I got into photography back in high school when I had to sign up for a fine arts elective during my sophomore year. Without giving it much thought at all I somehow ended up in a black and white photography class. At this time megapixels and LCD’s were a long way off from being everyday terms so I borrowed my dad’s old Minolta film camera with nothing but a 50mm lens. Our first assignment was to take a series of shots with different apertures so we could learn about depth of field. I set up a simple shot with three darts at different spots in a dart board and started shooting. Of course I had no idea what the images looked like or if my settings were even close to correct. In the next class I learned how to load my film into a developing tank and started the development process. Still no pictures, but I was getting closer. One class later I cut my negatives and put them into sleeves and made my first contact sheet. It wasn’t a full print but I still thought it was pretty cool. After selecting one of the negatives for my very first print I put it into the enlarger, exposed the paper with the image, and put it into the developer. As I sat there patiently a very simple image of three darts started to slowly appear. There was nothing special about this image but as any photographer that’s ever printed their own images will tell you, watching that piece of white paper transform into a photographic print was pretty amazing. It was at that moment that my love of photography was born and what started out as a one-semester fine arts elective turned into three years of photography classes.
A little more than two decades later I’ve put away my film camera and made the switch to digital. I love digital photography and the immediacy in which we are able to review our images is great, but I sometimes miss the suspense of not knowing what I’ve shot until I get home and develop my film. Well unlike the title of this post suggests, I have no idea how to magically turn your digital camera into a film camera and experience some of the mystery and joy of shooting with film. Instead, I’ve got a fun little exercise that you can try that will allow you to use your digital camera similarly to how you would shoot one roll of film. Here’s what you do:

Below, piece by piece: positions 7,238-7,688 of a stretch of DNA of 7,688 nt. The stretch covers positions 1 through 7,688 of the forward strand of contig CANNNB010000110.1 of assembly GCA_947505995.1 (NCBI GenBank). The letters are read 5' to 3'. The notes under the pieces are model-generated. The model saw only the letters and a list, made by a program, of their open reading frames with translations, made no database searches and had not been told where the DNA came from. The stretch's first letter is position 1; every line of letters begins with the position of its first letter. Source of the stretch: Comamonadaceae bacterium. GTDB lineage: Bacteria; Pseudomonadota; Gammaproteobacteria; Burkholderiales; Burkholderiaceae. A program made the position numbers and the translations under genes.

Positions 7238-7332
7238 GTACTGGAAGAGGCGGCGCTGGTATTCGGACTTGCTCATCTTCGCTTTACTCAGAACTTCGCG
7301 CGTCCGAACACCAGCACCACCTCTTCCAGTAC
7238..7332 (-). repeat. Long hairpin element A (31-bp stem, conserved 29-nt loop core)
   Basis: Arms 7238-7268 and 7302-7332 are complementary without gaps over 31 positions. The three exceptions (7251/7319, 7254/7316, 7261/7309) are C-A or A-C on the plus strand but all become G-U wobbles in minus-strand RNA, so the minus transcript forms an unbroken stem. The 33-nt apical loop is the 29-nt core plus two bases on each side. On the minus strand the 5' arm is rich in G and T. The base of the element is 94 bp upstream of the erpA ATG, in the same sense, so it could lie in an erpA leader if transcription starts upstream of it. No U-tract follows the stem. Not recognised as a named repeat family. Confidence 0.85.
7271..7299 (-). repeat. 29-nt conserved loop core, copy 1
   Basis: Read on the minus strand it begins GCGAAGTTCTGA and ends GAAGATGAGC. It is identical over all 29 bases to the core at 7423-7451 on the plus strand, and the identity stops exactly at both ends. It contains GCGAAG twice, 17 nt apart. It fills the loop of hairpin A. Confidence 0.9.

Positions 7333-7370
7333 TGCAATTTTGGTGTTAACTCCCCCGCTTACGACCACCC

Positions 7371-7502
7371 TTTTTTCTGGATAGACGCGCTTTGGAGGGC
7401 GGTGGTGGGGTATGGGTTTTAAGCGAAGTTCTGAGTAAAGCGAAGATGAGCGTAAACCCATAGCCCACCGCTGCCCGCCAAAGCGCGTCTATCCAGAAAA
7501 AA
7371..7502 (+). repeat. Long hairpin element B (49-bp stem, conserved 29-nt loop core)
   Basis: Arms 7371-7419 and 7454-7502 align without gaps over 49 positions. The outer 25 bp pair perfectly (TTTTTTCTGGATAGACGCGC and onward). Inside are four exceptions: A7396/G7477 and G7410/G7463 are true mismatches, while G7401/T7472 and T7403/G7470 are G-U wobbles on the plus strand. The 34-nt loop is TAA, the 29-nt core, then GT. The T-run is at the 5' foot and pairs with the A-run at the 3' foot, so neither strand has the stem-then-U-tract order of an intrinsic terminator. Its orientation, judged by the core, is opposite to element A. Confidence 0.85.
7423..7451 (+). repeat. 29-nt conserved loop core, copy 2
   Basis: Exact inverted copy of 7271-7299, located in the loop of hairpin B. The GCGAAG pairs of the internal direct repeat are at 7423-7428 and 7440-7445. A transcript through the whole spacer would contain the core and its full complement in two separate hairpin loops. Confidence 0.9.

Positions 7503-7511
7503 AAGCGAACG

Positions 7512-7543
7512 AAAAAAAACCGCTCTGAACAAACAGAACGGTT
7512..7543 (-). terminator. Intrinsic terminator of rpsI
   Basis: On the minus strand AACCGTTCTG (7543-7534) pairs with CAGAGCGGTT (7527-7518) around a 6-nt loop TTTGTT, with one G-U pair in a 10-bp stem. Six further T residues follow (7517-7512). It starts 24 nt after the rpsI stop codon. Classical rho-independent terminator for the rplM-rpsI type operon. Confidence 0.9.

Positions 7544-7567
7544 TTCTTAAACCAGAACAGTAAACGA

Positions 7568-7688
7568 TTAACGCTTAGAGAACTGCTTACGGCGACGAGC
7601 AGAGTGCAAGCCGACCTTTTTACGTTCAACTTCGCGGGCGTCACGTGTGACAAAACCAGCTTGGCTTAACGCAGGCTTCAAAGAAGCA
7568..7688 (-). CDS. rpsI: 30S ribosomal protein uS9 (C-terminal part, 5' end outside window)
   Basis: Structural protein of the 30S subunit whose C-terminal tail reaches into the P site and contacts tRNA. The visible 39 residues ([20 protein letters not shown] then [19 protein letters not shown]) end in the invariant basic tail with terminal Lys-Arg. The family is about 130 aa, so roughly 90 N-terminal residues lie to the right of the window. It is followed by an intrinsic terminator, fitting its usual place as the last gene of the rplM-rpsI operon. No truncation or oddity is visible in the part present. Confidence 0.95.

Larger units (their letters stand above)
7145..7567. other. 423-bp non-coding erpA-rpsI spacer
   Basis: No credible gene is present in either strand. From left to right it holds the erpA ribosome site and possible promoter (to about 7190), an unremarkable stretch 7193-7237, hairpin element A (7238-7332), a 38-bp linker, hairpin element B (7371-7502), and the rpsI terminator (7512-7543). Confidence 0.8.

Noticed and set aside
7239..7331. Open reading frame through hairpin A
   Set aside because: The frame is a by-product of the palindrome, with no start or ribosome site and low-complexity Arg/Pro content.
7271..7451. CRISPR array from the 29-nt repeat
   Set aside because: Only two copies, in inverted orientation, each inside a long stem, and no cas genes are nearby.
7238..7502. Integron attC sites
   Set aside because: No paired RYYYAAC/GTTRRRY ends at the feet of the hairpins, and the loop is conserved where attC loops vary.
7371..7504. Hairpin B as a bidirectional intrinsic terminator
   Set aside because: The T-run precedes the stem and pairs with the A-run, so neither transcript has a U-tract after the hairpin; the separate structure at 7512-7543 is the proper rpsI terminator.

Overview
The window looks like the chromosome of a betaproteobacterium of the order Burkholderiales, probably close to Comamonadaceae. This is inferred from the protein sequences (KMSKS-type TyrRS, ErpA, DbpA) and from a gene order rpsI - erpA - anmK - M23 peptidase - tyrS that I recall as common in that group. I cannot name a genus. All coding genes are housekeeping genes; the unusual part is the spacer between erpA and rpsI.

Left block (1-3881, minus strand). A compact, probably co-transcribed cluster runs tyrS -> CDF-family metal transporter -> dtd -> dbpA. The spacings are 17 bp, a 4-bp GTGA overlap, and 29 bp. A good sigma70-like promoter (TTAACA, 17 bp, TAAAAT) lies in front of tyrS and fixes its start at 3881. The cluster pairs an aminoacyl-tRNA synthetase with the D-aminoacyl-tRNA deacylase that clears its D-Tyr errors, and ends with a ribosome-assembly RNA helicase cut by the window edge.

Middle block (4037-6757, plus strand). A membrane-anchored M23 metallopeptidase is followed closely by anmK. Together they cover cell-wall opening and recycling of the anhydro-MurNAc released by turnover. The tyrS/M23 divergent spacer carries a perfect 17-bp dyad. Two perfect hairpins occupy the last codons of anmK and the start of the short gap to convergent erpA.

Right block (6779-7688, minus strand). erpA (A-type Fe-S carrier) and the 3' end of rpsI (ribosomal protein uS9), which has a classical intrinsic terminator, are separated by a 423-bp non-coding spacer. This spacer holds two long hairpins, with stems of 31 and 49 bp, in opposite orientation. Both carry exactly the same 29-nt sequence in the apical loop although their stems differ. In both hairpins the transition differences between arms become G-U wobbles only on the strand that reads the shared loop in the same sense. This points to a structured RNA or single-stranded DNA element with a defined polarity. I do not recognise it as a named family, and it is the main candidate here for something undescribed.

- Turn off the automatic review feature so that after you take a shot your LCD remains off. If you’re not sure how to do this consult your manual.
- Go out and take 36 pictures as if you had just loaded a 36-shot roll of film into your camera. No cheating, only 36!
- Make sure you don’t hit that play button at any time while you’re out shooting. It will be tough because I’m sure it’s habit for many photographers out there but resist that urge!
- Once you’ve taken 36 pictures turn your camera off and don’t even think about looking at your shots. Once again, resist that urge to look!
- Go home and upload your images to your computer.
- Sit back and enjoy looking through your images for the first time.
This is a great exercise for many reasons. By not checking your images after each shot, making adjustments and re-shooting you’re forced to really think about the ideal exposure settings. You also won’t be ‘chimping’ after each shot which will keep you more engaged with your subject and will allow you to continue observing the scene and your surroundings. Limiting yourself to just 36 shots will also make you more selective about what you shoot. But the most enjoyable part of this exercise is that once you’re finished you’ll also get a chance to experience that feeling of suspense and then wonderment as you see your images appear before you on the screen for the very first time.